The beauty, the sounds, even the feel of the air and the ground must be new and amazing and indescribable. The food, the ethereal light, the graceful slipperiness of the water, the delicate scent of the flowers, and the soft coolness of the breeze–can you imagine?
And then Him. His face. His hands that were pierced for us, for Grandma to enjoy her best day ever–strong hands, yet gentle and forgiving as He reaches for a hug. His lips as he says, “Well done, Marie. Well done.” His eyes–the depth and kindness and knowing of those eyes. Can you even begin to imagine those eyes?
It’s Grandma’s best day ever, and it will last for eternity. Can you imagine? I can’t.
This is only Grandma’s best day ever because of her faith in Christ. There was nothing she did to earn heaven–goodness knows Grandma had her fair share of flaws. Despite how wonderful Grandma was, she wasn’t “good enough” for heaven’s standards and never would be if she lived Adam’s 900+ years. People like Grandma and me–we’re not Christians because we’re better than everyone else; we’re Christians because we’re not good enough and we couldn’t possibly earn a best day ever on our own.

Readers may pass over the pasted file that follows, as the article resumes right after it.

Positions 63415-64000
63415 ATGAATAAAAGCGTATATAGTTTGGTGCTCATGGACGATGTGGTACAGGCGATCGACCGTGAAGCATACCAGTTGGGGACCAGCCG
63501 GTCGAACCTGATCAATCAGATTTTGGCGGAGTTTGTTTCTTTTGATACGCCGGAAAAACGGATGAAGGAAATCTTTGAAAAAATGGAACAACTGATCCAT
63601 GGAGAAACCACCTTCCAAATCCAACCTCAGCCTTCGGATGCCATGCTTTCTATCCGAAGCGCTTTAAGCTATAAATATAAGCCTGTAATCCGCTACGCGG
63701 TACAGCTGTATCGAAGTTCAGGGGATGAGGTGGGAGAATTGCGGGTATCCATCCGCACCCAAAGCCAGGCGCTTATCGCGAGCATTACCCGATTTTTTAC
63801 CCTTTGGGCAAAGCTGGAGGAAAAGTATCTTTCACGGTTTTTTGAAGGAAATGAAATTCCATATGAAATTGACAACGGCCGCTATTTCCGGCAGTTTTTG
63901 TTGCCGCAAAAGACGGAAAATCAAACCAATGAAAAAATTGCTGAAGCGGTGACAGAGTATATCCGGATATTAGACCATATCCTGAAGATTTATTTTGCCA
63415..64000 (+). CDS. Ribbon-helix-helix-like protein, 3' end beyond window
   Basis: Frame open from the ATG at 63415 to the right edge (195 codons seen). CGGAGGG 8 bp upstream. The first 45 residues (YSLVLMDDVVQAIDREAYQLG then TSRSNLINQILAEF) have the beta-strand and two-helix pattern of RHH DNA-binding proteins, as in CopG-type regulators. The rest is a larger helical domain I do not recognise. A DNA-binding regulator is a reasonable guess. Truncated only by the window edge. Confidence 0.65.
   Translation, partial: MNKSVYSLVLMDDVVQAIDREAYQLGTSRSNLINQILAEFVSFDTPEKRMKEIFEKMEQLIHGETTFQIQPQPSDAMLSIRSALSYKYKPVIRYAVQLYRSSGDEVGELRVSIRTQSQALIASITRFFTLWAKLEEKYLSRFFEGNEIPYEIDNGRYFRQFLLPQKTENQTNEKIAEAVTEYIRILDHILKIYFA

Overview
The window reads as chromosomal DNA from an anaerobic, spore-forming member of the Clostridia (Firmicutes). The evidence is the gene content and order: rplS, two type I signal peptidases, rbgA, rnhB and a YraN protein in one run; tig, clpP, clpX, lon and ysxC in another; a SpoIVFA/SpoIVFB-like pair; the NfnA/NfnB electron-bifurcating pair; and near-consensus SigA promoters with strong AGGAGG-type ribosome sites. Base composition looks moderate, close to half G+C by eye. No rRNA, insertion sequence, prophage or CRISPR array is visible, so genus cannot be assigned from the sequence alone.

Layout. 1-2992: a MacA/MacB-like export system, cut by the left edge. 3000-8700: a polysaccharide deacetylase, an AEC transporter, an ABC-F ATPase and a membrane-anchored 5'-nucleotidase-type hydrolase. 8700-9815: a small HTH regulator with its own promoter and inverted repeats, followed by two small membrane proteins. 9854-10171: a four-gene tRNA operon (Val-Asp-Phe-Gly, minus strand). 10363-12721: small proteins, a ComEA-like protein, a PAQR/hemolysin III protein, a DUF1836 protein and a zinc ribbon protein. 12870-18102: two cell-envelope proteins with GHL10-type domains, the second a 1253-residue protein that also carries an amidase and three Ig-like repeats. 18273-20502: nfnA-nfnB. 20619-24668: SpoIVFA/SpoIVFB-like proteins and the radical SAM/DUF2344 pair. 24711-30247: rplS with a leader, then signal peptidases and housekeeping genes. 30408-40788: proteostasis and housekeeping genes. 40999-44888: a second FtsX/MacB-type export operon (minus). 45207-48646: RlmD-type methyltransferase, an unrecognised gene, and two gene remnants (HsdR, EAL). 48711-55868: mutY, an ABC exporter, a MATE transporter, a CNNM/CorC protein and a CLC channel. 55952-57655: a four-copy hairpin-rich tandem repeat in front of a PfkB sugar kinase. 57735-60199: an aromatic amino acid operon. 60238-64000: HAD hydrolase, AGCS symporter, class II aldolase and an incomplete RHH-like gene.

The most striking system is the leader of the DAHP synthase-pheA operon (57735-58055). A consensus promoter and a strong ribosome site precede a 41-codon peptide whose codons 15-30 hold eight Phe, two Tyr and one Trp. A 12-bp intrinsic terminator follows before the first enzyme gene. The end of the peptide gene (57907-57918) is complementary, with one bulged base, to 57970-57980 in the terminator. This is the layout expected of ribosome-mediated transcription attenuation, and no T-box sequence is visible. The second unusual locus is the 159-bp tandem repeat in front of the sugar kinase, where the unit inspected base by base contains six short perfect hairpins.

It is all Jesus–He took Grandma’s punishment and gave her salvation; all she did was trust Him and “it was credited to her as righteousness.” I heard someone say, “If you don’t have faith in Jesus, you’d better live it up now, because this is as good as it’s going to get.” As harsh as that sounds, it’s true. No Jesus–no best day ever when you die. Period.
But the rest of the story is that the gift of the best day ever is free. You can have an eternity like Grandma’s. Jesus (God) did all the work for you. Just trust Him. (Learn more by reading John or Romans or ask me.)
Grandma (and Grandpa), I miss you. You both were and are such a crucial part of my life. Someday, on my best and happiest day ever, we’ll be together again–you and me and the laughing aunts and Him with those eyes.
Originally posted here on August 24, 2015. Reposted today in honor of Grandma’s birthday.
PORTRAIT BY MARISSA RENÉE (17 at time of drawing, currently accepting commissions)